All of a sudden, liquor is in sharp focus. Two successive attacks within 24 hours in the twin capital cities of the state have led to new forces’ deployment order and additions to the list of ‘vulnerable infrastructure’. The first attack happened at Heemal complex on Srinagar’s Boulevard, the tourist hub in which a gunman opened fire on the shop. Four persons were injured and one of them later succumbed to injuries in the hospital. The slain, Mushtaq Ahmad, a resident of Aloocha Bagh, was a salesman.
The next attack was on Munish Wine Shop in Narwal belt of Jammu. This time, a grenade was lobbed towards the shop. It killed one person as six other persons were injured. After the twin attacks, the deployment around the liquor depots and wine shops across the state was beefed up and now cops are permanently posted around them.
The new deployment order has added to the list of spots that should be protected now. J&K has a huge liquor infrastructure that Jammu dominates and by and large Jammu consumes. It is essentially a non-Muslim sector with quite a few Muslims actually into it. According to the details made available by the state’s excise department, there are 28 wholesale venders – 27 in Jammu and one in Kashmir. Interestingly the license holder in Kashmir is a Muslim woman. All the 14 wholesale traders who have licenses for manufacturing liquor outside the state are from Jammu.
Of the 163 retail vendors in the state having licenses for IMFL sale to public, there are only five in Kashmir – one in Islamabad and four in Srinagar. Barring one, all the license holders are non-Muslims. In fact, there are only two Muslims having retail license across the state. Besides, there are only two bars in Srinagar besides three clubs where wine is available.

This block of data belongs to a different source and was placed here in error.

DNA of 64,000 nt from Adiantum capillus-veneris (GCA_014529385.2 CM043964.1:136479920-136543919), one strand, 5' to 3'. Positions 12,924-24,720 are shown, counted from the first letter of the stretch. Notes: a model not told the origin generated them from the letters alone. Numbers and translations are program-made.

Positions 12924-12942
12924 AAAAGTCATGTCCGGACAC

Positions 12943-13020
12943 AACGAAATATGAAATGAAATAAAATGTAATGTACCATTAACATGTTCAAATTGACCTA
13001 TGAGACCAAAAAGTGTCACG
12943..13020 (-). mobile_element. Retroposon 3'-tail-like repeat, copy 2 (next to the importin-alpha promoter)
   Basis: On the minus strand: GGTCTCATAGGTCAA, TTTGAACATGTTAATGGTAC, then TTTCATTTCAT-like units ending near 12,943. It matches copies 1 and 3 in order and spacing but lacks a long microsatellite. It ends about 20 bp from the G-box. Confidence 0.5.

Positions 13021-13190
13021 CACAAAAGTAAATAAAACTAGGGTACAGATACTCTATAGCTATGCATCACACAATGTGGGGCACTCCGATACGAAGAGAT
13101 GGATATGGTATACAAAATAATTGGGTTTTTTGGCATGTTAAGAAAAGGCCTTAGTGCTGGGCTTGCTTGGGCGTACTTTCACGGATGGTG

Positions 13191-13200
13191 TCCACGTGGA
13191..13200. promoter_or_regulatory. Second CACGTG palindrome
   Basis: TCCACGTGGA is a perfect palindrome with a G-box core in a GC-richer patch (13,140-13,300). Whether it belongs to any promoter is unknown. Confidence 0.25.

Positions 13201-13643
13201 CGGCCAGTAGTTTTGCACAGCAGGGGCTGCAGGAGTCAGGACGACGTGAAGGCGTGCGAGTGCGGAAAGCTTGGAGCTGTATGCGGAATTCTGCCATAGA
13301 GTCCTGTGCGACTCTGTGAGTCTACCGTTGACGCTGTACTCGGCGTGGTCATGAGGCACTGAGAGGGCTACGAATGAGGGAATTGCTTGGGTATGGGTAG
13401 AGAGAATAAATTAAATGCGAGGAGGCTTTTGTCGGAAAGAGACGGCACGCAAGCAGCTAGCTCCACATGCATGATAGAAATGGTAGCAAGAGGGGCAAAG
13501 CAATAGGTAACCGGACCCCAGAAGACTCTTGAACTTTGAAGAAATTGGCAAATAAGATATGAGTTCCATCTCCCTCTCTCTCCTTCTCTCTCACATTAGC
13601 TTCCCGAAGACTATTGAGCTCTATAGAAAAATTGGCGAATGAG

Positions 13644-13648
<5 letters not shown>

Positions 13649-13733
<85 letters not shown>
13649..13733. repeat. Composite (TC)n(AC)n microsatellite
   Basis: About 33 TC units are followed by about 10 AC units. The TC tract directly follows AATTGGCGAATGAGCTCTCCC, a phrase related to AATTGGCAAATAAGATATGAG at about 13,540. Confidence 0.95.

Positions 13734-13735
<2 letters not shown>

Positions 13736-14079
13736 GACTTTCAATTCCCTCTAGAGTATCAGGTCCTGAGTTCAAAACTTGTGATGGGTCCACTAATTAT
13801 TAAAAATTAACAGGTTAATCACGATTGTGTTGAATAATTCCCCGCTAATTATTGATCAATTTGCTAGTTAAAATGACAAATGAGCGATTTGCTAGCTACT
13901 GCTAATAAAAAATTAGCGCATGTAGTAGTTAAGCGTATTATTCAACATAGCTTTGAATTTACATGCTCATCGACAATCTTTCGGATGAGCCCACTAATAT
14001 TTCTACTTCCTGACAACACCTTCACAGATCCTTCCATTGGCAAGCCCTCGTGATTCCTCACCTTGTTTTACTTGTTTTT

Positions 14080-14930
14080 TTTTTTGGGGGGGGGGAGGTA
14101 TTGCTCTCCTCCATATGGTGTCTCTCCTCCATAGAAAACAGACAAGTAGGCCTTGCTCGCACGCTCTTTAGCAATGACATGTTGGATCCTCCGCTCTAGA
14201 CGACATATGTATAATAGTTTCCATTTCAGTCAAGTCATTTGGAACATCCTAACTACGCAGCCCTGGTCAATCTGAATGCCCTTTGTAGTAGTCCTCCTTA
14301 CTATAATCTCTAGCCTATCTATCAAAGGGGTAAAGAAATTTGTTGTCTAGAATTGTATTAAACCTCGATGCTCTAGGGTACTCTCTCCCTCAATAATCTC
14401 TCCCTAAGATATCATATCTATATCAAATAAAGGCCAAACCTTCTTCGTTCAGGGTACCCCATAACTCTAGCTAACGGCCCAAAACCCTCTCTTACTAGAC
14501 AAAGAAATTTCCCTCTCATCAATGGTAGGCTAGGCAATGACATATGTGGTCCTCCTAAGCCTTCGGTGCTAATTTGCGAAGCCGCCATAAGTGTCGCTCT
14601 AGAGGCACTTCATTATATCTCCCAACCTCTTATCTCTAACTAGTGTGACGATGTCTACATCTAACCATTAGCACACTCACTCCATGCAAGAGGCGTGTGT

|J&K: The Wine Earnings (₹Lakh)|
|Year||Country Liquor||IMFL||Total Excise|
|Source: J&K Ministry of Finance|
The state finance ministry is offering 22 seasonal licenses for serving liquor to hotels, restaurants and camping sites in Ladakh. Jammu houses all the nine liquor licensing plants. Interestingly, of the 26 licensed molasses importers, 16 are Muslims. Molasses are part of the raw material that goes into the liquor manufacture.
Fight against liquor is nothing new to Kashmir. Along with cinemas, most of this business was dissipated by the militants in 1990 as part of their puritanical campaign. Prior to that, a larger battle was fought in Islamabad against the wine and Shabir Shah owes his prominence to that battle. The sector was revived quite recently.
While the enigmatic attacks have added to the challenges for the security grid, the fall in wine consumption could impact the earnings of the state government. Excise duty continues to be a major contributor to the public kitty in J&K. Against realizing nearly Rs 337 crore in 2010-11, the J&K government made an overall earning of Rs 385 crore from liquor in 2011-12. This all is possible because the consumption is rising. The consumption jumped from 43.389621 million bottles in 2010-11 to 46.671621 bottles in 2011-12. It includes IMFL, Country Liquor, beer and the RTD (ready to drink). A successful tourist year has added to the consumption especially in Kashmir that had more than 1.7 million visitors so far. But the larger reality is that not many Kashmiris are drinking, especially after it died in 1990.